Over the weekend, the Sassistas! spent an inordinate amount of time watching the U.S. Open Golf Tournament, Flannista in her reading chair and Matissta in her corner of the couch. At one point, I looked over at Matiss. She was attentive to something on her iPhone. I then noticed that I, too, was attentive to something on my iPhone as well as something on my iPad sitting in my lap. Plus, the TV was blaring. The Sassistas! were less than two feet away from each other, but were we really together?
Turning 60 has piqued me to notice such distances, however small or great, which is one reason I deactiviated by Facebook account a month ago (more about this in a future post). My awareness was sharpened by a June 9, 2013 New York Times opinion piece called, "How Not to Be Alone" by novelist Jonathan Safran Foer. Its premise?:
Technology pushes us apart, so we must work harder to connect with others.
I encourage you to read this entire piece (the hyperlink is in the title of the article above), but following are the passages that I copied into my journal:
- Technology celebrates connectedness, but encourages retreat. The phone didn’t make me avoid the human connection, but it did make ignoring her easier in that moment, and more likely, by comfortably encouraging me to forget my choice to do so. My daily use of technological communication has been shaping me into someone more likely to forget others. The flow of water carves rock, a little bit at a time. And our personhood is carved, too, by the flow of our habits.
- Psychologists who study empathy and compassion are finding that unlike our almost instantaneous responses to physical pain, it takes time for the brain to comprehend the psychological and moral dimensions of a situation. The more distracted we become, and the more emphasis we place on speed at the expense of depth, the less likely and able we are to care.
- Each step “forward” has made it easier, just a little, to avoid the emotional work of being present, to convey information rather than humanity.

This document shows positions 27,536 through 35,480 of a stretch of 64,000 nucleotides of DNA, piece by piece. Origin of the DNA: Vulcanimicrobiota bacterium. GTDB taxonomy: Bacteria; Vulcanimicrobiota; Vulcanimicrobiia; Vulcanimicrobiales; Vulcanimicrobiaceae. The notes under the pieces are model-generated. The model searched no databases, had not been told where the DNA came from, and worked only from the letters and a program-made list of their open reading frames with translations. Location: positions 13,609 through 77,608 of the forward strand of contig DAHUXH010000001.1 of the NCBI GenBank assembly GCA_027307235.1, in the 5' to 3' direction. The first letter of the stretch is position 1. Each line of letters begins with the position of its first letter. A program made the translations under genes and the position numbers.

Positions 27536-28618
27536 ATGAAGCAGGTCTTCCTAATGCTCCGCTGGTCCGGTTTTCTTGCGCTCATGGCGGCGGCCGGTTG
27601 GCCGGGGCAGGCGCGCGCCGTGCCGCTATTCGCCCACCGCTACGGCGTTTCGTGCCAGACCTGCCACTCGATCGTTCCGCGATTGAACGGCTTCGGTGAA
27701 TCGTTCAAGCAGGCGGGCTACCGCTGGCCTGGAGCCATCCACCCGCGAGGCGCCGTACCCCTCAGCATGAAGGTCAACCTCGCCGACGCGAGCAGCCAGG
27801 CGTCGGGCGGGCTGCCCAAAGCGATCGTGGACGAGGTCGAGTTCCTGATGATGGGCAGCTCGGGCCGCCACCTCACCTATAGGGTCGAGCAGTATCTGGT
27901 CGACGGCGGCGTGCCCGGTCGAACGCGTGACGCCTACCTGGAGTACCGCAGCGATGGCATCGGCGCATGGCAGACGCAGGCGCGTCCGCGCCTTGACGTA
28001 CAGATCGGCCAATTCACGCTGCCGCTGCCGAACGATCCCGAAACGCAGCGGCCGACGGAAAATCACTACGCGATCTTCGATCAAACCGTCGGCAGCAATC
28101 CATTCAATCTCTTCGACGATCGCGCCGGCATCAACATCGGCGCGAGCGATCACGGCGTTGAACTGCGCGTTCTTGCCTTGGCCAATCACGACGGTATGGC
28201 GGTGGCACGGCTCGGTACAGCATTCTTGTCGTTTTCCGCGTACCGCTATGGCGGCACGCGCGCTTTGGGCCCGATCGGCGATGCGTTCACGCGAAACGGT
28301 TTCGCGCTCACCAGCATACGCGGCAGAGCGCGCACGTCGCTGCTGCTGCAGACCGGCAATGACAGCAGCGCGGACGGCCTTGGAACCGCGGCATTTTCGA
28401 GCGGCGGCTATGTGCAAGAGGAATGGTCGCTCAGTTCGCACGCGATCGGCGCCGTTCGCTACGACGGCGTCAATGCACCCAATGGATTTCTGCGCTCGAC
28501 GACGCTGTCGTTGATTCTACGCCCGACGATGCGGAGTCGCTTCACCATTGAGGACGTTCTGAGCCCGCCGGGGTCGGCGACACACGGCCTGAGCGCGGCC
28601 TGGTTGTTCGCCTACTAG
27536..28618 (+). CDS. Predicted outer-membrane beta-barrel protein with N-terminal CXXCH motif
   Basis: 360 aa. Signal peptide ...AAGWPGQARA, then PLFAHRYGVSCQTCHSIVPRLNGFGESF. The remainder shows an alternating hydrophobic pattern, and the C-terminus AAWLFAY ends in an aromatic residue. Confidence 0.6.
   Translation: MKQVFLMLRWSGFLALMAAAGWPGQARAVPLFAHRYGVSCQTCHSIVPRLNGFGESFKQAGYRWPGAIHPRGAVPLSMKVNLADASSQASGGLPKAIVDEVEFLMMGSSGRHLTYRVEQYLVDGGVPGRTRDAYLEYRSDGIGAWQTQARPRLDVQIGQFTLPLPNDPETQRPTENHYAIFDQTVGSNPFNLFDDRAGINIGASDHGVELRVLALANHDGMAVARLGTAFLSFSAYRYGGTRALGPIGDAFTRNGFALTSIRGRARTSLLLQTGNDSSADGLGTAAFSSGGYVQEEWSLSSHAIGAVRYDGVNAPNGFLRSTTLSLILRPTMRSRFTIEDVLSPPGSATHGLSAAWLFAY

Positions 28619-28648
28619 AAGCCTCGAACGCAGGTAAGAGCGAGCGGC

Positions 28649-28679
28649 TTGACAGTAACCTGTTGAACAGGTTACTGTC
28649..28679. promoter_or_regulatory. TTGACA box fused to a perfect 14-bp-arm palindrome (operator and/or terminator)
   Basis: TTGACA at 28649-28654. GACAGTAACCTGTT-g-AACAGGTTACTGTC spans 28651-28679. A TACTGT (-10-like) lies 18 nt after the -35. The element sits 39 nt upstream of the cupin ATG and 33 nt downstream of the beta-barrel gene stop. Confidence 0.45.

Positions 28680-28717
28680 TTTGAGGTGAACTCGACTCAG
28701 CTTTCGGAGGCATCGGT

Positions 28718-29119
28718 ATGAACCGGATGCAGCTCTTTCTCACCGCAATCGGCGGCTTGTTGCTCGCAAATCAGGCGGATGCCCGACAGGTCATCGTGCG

- The problem with accepting — with preferring — diminished substitutes is that over time, we, too, become diminished substitutes. People who become used to saying little become used to feeling little.
- There is no better use of a life than to be attentive to such needs. There are as many ways to do this as there are kinds of loneliness, but all of them require attentiveness, all of them require the hard work of emotional computation and corporeal compassion.
- We live in a world made up more of story than stuff. We are creatures of memory more than reminders, of love more than likes. Being attentive to the needs of others might not be the point of life, but it is the work of life. It can be messy, and painful, and almost impossibly difficult. But it is not something we give. It is what we get in exchange for having to die.
Avoiding the emotional work of being present. Conveying information rather than humanity. Living in a world made up more of story than stuff. Being creatures of love more than likes. Foer's words are challenging to all of us. Can putting away our communication devices really make us more compassionate?
And what in the world do the last two lines in the last bullet point (above) mean; specifically: "it is what we get in exchange for having to die?"
What messy, and painful and almost impossibly difficult questions! But I'm now 60. Time to be more attentive to such questions, not to mention, to those I love.